— Hillary Clinton
In its coverage, The New York Times led with the Obama administration’s declaration that it will be prioritising LGBT rights in its foreign policy. Clinton described the U.S. government as an ally to global LGBT communities and shared a plan for a Global Equality Fund totaling over $3 million.
But Clinton made a much broader statement, too.
As I listened to the speech, what struck me most was its emphasis on a shared humanity and the universality of human rights. At its heart, it was a fitting tribute to International Human Rights Day. By situating the human rights of LGBT people firmly in the realm of international human rights principles, the speech extended a historic call to action to individuals as well as international governments.
A few key points from her historic speech...
1. The Universal Declaration of Human Rights extends to ALL people, including LGBT people.
“Some have suggested that gay rights and human rights are separate and distinct; but, in fact, they are one and the same. Now, of course, 60 years ago, the governments that drafted and passed the Universal Declaration of Human Rights were not thinking about how it applied to the LGBT community. They also weren’t thinking about how it applied to indigenous people or children or people with disabilities or other marginalized groups. Yet in the past 60 years, we have come to recognize that members of these groups are entitled to the full measure of dignity and rights, because, like all people, they share a common humanity.”
2. Love and compassion are fundamental human values.
“Let us keep in mind that our commitments to protect the freedom of religion and to defend the dignity of LGBT people emanate from a common source. For many of us, religious belief and practice is a vital source of meaning and identity, and fundamental to who we are as people. And likewise, for most of us, the bonds of love and family that we forge are also vital sources of meaning and identity. And caring for others is an expression of what it means to be fully human. It is because the human experience is universal that human rights are universal and cut across all religions and cultures.”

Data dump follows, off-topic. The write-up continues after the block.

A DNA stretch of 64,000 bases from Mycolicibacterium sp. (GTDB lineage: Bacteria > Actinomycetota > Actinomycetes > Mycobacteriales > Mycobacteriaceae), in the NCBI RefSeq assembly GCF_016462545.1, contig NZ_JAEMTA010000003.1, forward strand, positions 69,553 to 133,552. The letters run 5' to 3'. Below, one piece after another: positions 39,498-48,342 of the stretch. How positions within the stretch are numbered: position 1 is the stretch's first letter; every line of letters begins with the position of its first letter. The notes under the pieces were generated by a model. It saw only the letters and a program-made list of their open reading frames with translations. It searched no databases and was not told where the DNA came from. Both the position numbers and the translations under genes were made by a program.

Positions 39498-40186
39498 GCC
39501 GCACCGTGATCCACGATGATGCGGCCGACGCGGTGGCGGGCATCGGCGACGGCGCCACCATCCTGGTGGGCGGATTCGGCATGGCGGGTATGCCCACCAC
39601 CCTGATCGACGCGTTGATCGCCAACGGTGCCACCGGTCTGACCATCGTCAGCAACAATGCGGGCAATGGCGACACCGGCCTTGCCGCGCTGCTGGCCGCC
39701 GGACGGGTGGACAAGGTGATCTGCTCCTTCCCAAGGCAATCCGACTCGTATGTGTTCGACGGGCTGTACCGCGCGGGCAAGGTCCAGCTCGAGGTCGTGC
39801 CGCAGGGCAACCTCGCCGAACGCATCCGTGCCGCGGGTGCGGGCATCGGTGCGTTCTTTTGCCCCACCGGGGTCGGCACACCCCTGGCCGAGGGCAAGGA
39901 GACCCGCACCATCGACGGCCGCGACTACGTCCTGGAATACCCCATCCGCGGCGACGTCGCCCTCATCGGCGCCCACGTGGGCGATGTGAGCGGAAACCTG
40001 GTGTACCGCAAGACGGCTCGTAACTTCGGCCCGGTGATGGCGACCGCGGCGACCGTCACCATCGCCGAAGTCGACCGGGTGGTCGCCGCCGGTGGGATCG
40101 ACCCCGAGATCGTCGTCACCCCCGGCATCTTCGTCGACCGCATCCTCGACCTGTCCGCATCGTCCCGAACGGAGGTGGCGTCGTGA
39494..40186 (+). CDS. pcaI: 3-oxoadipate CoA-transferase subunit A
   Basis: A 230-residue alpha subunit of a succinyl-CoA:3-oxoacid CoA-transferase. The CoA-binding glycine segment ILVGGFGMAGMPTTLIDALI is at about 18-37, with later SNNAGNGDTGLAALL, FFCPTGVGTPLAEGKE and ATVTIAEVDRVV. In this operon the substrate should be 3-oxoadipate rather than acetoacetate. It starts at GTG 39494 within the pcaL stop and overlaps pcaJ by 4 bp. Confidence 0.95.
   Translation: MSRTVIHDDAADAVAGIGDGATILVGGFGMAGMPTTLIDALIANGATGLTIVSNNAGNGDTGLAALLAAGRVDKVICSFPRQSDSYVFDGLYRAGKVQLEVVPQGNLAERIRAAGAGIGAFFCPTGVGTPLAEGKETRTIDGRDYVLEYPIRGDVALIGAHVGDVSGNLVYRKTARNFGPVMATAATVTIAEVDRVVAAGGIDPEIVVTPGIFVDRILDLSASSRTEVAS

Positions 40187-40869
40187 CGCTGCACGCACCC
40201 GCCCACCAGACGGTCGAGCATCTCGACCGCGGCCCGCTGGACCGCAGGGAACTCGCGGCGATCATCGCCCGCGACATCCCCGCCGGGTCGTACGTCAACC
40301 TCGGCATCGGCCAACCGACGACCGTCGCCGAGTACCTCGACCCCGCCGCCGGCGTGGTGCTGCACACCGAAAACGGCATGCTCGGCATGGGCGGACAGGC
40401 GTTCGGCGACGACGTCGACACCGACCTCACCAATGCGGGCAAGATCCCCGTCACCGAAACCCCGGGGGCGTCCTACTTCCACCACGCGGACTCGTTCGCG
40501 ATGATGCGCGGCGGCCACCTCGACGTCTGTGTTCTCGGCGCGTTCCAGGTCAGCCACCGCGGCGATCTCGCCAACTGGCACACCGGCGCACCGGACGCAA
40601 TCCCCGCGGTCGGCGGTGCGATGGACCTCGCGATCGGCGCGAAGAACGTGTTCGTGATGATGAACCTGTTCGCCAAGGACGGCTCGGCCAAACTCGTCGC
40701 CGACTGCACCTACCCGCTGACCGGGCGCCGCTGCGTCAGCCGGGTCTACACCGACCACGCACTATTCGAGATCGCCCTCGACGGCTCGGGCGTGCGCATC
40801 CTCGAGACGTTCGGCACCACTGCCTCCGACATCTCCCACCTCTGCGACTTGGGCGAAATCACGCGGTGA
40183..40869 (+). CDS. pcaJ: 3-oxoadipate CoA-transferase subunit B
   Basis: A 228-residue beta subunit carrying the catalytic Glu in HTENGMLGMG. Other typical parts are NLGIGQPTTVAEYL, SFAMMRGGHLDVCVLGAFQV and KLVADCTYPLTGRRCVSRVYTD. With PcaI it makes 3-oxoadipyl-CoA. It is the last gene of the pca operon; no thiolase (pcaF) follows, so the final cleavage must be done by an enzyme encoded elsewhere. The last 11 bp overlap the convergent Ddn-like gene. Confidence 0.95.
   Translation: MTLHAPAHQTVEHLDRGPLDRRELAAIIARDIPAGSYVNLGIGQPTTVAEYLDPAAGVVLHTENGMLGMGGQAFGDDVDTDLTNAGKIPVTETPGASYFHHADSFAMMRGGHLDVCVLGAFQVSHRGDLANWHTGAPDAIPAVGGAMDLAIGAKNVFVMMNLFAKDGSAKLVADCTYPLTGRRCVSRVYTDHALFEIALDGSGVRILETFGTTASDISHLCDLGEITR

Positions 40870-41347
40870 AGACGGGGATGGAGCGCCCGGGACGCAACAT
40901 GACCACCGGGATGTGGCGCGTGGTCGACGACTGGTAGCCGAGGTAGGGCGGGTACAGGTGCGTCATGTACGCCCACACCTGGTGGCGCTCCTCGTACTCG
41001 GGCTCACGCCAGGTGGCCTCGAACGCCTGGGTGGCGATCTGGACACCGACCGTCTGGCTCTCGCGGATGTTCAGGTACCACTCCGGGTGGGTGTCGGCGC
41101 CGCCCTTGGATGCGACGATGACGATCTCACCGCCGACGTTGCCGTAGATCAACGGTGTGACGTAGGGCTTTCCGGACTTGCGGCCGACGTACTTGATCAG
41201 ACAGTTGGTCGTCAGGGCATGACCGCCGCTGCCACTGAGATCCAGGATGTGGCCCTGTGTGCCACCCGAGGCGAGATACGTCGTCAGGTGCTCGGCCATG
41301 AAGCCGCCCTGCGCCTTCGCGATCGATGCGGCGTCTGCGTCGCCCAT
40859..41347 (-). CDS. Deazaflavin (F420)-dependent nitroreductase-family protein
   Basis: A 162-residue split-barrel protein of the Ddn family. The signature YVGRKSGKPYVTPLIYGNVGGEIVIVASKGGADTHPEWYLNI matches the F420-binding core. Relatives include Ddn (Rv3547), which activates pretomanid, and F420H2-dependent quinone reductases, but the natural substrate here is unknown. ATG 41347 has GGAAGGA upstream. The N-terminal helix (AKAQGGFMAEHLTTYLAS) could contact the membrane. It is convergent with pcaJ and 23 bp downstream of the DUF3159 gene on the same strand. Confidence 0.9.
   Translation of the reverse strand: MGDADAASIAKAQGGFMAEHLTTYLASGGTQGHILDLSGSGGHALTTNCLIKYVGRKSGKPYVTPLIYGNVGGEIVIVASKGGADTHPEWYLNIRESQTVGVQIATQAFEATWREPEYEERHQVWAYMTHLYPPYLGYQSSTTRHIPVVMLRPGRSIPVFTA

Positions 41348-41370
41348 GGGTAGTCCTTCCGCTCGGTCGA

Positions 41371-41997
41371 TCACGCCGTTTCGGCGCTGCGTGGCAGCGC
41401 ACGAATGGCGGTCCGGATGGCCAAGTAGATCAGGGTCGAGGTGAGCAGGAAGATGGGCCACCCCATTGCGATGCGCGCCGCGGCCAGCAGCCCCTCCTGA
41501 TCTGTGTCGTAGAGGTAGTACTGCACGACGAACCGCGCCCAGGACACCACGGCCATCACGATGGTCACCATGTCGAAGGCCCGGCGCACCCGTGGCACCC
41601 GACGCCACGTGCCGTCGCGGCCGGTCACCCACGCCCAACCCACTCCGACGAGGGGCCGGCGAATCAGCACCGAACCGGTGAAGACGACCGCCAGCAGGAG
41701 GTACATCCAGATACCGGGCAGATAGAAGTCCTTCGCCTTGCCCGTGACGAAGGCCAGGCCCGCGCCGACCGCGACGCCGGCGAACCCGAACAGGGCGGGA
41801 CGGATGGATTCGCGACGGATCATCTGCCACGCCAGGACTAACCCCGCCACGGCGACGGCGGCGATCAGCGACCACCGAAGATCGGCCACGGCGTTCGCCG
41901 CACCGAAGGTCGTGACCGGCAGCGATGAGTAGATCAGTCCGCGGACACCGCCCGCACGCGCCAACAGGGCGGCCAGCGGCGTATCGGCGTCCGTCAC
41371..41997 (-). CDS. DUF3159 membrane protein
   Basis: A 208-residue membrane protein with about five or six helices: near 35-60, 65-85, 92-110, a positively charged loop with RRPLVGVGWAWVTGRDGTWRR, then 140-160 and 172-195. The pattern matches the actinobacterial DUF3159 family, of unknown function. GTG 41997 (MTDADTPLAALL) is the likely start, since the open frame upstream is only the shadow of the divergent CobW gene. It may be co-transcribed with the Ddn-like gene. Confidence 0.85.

3. LGBT activists cannot and should not carry the struggle alone.
“LGBT people must help lead this effort, as so many of you are. Their knowledge and experiences are invaluable and their courage inspirational. We know the names of brave LGBT activists who have literally given their lives for this cause, and there are many more whose names we will never know. But often those who are denied rights are least empowered to bring about the changes they seek. Acting alone, minorities can never achieve the majorities necessary for political change. So when any part of humanity is sidelined, the rest of us cannot sit on the sidelines.”
4. Both governments and citizens bear the responsibility to uphold and promote human rights.
“To the leaders of those countries where people are jailed, beaten, or executed for being gay, I ask you to consider this: Leadership, by definition, means being out in front of your people when it is called for. It means standing up for the dignity of all your citizens and persuading your people to do the same.”
“And to people of all nations, I say supporting human rights is your responsibility too. The lives of gay people are shaped not only by laws, but by the treatment they receive every day from their families, from their neighbours. Eleanor Roosevelt, who did so much to advance human rights worldwide, said that these rights begin in the small places close to home – the streets where people live, the schools they attend, the factories, farms, and offices where they work. These places are your domain. The actions you take, the ideals that you advocate, can determine whether human rights flourish where you are.”
Clinton’s charge has given the world the fire it needs to make human rights a reality for all.